Monday, February 27, 2017

The American Worker

There's an interesting article in the New York Times  weekend Magazine, and it started me thinking. It's about the American worker, and the jobs he or she does. You can click on this link to read it.

Several concepts jumped out at me - the first was that during the next decade, the top jobs will be in nursing, or some form of healthcare. Is that because of longer life expectancies, or because our overall health is that much more in need of care?  (I suspect both.)

Service worker jobs - everything from nannies to Walmart greeters - are going to be another growing sector, and that's a little scary. People with these lower paying jobs often don't make enough to support a family, let alone save for retirement. 

But even more revealing is the fact that blue collar trades have all but disappeared. You know, the kind of skills like fixing a roof, installing a door, or repairing something that is broken in your home.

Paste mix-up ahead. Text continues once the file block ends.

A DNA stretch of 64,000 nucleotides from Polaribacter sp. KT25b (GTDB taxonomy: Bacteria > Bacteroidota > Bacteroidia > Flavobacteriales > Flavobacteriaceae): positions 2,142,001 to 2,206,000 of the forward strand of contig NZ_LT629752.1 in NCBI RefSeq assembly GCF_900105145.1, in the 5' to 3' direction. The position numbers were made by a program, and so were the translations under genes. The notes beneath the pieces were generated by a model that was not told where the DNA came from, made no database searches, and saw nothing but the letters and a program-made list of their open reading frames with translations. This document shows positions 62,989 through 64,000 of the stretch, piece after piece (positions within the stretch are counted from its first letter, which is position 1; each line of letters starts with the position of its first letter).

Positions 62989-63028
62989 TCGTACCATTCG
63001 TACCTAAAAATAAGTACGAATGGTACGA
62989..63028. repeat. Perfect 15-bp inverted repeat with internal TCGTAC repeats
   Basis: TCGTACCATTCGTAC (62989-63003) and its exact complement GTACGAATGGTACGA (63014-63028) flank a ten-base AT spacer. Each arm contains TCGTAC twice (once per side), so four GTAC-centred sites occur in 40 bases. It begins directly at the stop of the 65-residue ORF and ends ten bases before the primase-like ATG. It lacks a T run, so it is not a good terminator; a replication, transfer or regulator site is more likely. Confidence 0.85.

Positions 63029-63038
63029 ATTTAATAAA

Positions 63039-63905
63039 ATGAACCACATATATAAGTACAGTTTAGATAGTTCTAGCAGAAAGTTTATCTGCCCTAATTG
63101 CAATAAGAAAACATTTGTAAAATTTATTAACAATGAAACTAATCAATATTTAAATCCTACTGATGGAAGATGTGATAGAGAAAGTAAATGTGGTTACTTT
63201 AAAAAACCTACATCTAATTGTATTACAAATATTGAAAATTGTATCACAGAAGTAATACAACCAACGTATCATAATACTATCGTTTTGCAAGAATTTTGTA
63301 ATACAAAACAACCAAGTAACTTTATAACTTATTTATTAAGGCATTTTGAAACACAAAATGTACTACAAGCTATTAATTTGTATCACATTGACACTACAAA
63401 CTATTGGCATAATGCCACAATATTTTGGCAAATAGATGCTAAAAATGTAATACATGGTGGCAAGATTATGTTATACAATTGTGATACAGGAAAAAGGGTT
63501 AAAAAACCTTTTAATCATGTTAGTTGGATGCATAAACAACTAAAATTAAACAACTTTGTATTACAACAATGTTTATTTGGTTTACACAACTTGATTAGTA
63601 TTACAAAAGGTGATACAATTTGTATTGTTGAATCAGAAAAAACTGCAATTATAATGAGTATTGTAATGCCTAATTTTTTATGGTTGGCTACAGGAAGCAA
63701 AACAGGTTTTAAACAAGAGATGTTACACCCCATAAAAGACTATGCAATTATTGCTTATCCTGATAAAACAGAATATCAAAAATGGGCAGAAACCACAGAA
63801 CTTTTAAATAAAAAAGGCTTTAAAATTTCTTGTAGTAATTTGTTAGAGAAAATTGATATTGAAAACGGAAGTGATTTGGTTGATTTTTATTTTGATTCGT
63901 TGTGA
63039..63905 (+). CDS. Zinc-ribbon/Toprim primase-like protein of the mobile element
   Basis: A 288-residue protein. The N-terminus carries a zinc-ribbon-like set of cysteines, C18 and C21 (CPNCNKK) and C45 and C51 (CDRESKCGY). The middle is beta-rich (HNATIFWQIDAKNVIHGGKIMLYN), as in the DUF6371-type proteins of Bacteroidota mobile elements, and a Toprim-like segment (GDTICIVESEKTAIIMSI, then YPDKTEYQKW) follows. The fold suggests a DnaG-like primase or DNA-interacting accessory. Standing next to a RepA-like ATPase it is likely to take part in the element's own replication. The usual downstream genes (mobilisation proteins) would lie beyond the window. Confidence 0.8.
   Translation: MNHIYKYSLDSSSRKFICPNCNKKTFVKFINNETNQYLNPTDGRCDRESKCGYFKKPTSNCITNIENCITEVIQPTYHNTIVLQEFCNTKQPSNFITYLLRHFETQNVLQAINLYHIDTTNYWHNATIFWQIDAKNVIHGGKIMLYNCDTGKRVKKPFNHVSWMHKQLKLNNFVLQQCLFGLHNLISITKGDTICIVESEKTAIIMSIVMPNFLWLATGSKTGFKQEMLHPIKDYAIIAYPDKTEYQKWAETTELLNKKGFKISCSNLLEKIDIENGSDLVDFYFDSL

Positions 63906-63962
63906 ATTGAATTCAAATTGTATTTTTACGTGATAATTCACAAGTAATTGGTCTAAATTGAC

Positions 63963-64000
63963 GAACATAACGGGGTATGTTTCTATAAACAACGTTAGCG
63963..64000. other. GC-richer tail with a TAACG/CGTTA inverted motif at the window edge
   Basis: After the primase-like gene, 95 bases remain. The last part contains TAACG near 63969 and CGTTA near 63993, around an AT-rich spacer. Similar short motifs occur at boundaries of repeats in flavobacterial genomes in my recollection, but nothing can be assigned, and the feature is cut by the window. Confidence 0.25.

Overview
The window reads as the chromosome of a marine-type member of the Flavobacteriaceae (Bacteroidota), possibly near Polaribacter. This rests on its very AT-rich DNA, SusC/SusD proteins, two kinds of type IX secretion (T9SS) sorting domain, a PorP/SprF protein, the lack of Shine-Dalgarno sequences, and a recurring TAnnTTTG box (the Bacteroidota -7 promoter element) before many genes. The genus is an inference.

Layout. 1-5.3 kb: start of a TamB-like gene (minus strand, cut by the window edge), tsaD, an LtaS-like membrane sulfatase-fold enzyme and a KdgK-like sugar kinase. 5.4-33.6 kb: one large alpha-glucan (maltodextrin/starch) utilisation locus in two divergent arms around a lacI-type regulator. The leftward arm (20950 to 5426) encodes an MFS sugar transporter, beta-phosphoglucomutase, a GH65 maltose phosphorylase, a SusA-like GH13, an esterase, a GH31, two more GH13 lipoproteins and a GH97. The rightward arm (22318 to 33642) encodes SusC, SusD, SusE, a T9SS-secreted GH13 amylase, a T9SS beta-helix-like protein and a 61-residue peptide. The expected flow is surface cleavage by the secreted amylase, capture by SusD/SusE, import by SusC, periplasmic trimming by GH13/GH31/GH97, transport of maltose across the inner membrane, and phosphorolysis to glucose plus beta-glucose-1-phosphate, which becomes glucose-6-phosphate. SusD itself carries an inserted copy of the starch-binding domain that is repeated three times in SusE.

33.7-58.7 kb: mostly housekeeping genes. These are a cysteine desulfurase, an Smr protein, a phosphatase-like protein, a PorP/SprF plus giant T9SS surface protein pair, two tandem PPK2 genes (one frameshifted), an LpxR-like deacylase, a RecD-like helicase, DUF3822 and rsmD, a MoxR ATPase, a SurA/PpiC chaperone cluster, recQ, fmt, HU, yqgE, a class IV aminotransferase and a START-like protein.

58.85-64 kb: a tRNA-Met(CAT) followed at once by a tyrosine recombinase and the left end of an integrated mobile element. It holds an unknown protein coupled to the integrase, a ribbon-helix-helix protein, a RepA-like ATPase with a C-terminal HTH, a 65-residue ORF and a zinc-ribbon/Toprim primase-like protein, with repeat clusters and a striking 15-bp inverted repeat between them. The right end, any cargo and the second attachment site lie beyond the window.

Think about those statistics...only 6% of students want to pursue skilled trades. 

I'm not sure what we do to lure people into the trade fields, but I do know that not everyone is college material, not to mention the fact that not everyone can afford college in the first place. 

What it really boils down to is that the people who are doing woodworking are busy. If you're a decent craftsman, and have a reasonably sound reputation, you're probably busy with work.

  I've been absent here because I've been swamped with work, building some interesting pieces and  performing some challenging repairs. People who hire me often tell me that they've tried without much luck to find someone to do their repairs. I guess that's what keeps my phone ringing, so I can't complain. 

Anyway, that's what I've been pondering lately, as the work piles up, and so does the sawdust... 

It's never ending...

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